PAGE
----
Marion Wassenaar's artworks highlight the fragility of carbon-based life and lifestyles.
A lecturer in the Dunedin School of Art, Marion Wassenaar draws attention to our fossil fuel based lives in her recent work. Human beings, a carbon-based life form, pollute our atmosphere with carbon dioxide that threatens the stability of life on this planet.
Marion has been working with cotton fabric, including crocheted doilies sourced from second-hand shops. The cotton thread is carbonised through a slow process of pyrolysis without oxygen, reducing the natural material into something simpler and reminding us that life forms on this planet are carbon-based. A printing press captures the delicate carbon forms to produce two dimensional images on paper.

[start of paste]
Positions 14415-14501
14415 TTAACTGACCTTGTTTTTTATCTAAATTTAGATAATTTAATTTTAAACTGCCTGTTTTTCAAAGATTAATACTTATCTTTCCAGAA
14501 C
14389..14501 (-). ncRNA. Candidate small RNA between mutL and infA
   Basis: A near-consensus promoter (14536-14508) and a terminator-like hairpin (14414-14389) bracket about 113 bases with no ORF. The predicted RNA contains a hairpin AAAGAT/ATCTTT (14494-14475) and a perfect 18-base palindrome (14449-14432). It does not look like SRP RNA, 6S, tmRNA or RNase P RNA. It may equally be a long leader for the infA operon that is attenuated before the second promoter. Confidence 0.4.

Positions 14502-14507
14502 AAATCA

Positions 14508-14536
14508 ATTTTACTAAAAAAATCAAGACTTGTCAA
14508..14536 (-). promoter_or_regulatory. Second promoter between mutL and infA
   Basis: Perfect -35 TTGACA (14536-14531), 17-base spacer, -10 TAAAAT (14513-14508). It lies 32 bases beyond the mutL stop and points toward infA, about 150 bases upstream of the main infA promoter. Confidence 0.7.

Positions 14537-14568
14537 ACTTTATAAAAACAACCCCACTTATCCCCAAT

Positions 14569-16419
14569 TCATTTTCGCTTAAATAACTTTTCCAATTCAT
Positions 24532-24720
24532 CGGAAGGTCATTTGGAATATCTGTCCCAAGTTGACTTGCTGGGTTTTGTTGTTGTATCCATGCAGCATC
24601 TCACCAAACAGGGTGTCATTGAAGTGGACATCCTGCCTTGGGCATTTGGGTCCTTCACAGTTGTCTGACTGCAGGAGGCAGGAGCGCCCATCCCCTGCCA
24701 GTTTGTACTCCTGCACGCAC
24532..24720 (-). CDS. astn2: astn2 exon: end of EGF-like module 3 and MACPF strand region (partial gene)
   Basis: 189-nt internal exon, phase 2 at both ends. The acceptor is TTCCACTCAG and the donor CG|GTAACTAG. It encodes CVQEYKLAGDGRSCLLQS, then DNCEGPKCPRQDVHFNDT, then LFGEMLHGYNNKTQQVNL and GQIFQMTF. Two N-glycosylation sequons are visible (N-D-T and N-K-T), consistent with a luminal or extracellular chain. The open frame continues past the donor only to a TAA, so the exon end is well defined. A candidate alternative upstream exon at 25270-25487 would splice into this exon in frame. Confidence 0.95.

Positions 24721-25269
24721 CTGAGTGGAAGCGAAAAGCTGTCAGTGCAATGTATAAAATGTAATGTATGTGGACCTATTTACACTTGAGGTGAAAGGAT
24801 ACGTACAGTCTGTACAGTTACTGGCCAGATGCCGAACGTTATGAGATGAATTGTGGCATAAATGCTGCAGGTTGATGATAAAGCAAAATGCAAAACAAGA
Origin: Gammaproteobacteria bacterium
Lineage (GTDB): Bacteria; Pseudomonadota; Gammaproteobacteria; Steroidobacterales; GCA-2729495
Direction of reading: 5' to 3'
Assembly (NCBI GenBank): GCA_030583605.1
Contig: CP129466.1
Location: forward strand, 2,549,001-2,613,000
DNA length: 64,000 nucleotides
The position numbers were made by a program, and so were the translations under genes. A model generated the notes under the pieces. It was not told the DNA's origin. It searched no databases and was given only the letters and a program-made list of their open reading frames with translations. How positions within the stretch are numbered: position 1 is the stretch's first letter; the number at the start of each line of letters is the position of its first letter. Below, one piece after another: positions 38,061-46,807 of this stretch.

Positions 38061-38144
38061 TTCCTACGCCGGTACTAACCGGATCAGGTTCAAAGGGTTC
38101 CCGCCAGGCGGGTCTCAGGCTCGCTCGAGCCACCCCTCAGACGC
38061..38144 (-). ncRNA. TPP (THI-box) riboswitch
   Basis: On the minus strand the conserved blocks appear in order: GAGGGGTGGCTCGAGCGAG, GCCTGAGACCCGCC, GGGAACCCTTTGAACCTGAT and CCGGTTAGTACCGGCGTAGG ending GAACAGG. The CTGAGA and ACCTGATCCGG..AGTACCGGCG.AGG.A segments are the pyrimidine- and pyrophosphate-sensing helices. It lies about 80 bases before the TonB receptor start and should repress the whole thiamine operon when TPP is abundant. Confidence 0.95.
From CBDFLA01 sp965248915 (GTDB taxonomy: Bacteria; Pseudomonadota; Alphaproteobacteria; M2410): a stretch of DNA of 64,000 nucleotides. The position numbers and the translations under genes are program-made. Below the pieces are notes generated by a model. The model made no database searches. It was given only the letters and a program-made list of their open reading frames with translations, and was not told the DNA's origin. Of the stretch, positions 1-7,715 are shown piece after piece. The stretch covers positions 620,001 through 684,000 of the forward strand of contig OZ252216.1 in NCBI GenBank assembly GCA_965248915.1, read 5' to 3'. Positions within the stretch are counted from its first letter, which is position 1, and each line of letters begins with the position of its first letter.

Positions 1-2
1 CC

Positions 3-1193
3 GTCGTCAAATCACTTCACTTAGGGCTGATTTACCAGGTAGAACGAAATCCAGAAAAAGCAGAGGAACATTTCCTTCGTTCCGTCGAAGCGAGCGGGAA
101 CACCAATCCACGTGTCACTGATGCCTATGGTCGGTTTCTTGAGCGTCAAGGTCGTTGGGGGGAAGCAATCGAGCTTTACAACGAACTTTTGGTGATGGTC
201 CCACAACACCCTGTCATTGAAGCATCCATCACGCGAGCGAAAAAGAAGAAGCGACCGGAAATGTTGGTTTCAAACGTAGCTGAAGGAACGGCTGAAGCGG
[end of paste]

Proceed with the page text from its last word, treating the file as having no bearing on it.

This combination of pressure, time and heat simulates the process by which diamonds are produced, hence contrasting the hardness and durability of diamonds with the delicacy of the ephemeral carbonised cotton. Marion's work reminds us also of the need to sequester carbon instead of releasing it as carbon dioxide through the burning of coal, oil and forests, and the increasingly urgent need to consider a carbon neutral future for the survival of our planet.
Marion Wassenaar was a finalist and placed with a Merit award in the Parkin drawing prize this year with one of these works, Carbon Shroud.